January 12, 2017
Area(s) of Interest: Access to Care Advocacy
In his 2017-18 budget proposal, Governor Jerry Brown eliminates $33.4 million in health care workforce funding that would begin addressing the primary care workforce crisis that is gripping California’s underserved communities. This is the first year of a three-year $100 million investment. The budget investment came at the urging of a broad coalition of statewide healthcare organizations including the California Academy of Family Physicians (CAFP), CaliforniaHealth+ Advocates, and the California Medical Association (CMA), who recognized that access to care challenges must be systemically and comprehensively addressed.
“While our organizations recognize the health care challenges that may confront America and California this year, we are alarmed to see the Governor’s proposed elimination of health care workforce funding that has already been allocated to help address the dire access-to-care issues facing numerous regions in California,” said Carmela Castellano-Garcia, CaliforniaHealth+ Advocates President and CEO. “We are committed to working with the Legislature and the Governor to forge solutions that protect our state’s most vulnerable communities, but must not turn our back on those we have already committed to helping.”
The $100 million appropriation in the 2016-17 State Budget currently is set to support and expand primary care residency training and programs in medically underserved areas through the Song-Brown Workforce Training Program and targeted investment in Teaching Health Centers. The goal is to create a reliable and continuous funding stream that primary care residency programs in California so desperately need.
“The Governor’s proposed elimination of funding is of serious concern in California as our primary care residency programs have recently lost more than $60 million,” said CAFP President-elect Michelle Quiogue, M.D,. “Last year’s appropriation was intended to save these programs, but this proposed cut would be devastating, causing programs to close and exacerbating serious access problems for some of the state’s most vulnerable patients.”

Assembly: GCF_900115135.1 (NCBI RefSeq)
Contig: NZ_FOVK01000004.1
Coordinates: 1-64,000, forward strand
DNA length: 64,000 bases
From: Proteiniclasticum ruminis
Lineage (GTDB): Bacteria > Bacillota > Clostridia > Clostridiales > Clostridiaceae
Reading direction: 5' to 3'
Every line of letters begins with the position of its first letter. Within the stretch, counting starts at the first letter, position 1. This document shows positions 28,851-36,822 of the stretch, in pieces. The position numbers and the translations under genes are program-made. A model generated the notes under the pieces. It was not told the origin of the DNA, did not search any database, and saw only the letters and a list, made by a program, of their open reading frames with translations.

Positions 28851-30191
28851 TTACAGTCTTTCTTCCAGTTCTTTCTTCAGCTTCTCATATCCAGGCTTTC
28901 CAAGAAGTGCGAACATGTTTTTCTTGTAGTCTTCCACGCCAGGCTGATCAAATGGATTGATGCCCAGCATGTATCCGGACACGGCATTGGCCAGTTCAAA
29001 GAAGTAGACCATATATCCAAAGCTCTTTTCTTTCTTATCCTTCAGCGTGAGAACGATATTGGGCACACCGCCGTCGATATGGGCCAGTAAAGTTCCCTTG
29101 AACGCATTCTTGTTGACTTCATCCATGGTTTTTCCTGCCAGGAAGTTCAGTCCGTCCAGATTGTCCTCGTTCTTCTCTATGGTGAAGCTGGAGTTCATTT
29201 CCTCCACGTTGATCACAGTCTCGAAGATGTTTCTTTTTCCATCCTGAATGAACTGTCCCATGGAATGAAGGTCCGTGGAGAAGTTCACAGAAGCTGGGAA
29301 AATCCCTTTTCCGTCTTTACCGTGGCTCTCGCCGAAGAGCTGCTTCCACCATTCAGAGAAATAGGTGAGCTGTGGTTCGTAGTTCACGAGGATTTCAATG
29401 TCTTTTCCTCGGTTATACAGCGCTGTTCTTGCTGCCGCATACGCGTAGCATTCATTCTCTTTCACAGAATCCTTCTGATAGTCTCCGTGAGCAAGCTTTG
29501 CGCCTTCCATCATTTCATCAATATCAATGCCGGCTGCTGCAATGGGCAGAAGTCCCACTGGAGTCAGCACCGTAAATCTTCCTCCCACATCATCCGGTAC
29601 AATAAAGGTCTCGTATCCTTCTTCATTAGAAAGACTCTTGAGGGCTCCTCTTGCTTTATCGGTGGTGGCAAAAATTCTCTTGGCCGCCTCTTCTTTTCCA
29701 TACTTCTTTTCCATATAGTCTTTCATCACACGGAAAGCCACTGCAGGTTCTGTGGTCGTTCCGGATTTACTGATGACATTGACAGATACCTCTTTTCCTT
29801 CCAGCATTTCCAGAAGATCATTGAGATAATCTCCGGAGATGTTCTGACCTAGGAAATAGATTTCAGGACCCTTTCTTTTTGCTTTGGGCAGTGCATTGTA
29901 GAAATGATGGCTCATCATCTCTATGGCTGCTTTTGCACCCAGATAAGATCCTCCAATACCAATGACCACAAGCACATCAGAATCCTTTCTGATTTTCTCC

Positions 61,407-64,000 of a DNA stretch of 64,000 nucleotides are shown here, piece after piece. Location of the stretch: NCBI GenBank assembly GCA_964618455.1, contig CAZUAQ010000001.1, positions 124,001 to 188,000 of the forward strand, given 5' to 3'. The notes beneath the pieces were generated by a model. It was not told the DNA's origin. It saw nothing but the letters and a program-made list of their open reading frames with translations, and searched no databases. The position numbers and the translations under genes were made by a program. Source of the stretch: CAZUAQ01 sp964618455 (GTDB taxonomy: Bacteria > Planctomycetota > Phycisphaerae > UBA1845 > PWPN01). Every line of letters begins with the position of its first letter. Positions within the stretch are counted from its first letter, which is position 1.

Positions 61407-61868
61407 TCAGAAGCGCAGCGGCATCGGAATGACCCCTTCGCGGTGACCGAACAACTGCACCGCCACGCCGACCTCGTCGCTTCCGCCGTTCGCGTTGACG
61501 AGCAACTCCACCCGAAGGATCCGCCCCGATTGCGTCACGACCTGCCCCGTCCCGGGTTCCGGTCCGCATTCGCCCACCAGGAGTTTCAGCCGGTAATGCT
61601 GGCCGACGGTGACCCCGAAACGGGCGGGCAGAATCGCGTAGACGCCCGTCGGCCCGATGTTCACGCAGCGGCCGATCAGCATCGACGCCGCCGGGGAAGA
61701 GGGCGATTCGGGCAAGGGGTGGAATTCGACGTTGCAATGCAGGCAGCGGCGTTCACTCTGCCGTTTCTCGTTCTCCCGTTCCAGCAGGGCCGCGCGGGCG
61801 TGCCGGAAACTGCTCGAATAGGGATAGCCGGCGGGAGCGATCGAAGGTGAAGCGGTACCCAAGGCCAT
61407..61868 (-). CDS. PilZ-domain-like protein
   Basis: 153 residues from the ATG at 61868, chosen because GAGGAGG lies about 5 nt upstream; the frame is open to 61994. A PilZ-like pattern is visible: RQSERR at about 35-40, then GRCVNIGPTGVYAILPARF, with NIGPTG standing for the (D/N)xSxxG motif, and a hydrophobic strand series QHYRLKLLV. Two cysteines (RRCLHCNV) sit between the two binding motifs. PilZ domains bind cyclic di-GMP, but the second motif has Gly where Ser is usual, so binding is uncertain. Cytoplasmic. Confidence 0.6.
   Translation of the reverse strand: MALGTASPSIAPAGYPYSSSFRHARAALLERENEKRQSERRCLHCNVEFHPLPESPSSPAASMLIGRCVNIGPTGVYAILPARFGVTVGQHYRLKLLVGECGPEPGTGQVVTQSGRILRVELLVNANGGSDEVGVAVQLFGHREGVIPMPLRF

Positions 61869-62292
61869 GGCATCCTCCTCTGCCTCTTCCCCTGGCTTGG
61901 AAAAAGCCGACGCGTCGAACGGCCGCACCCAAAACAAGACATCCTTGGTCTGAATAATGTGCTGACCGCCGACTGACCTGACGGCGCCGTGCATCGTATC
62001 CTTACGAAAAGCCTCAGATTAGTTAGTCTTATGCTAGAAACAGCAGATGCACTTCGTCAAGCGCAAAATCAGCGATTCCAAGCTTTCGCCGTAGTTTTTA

Without this appropriation, California primary care training programs cannot replace significant federal and private foundation grants that recently expired, including $18 million in federal Health Resources and Services Administration funding for the Primary Care Residency Expansion program; a $21 million California Endowment grant to the Song-Brown Program; $15 million allotted through the federal Teaching Health Center program; and a one-time $4 million California Health Data and Planning Fund appropriation to Song-Brown.
Even if these cuts were replaced dollar for dollar, California would struggle to provide sufficient access to primary care. Only 36 percent of California’s active patient care physicians practice primary care and, according to the Council on Graduate Medical Education (COGME), 23 of California’s 58 counties fall below the minimum required primary care physician-to-population ratio. That’s why this new appropriation is so critical.
“A robust, well-trained primary care workforce is essential to meeting the health care demands of all Californians,” said CMA President Ruth Haskins, M.D. “The Legislature’s move to restore and stabilize funding for these programs is an important first step toward reversing our shortage of primary care physicians, particularly in the underserved communities that need it the most.”
California faces a drastic shortage of primary care physicians. The federally recommended number of primary care physicians per 100,000 people is 70. According to the California Health Care Foundation, the number of primary care physicians participating in Medi-Cal per 100,000 enrollees is 42. With an increase of more than four million individuals in the Medi-Cal program, it has never been more important to fully support the training programs that bring primary care physicians to underserved areas.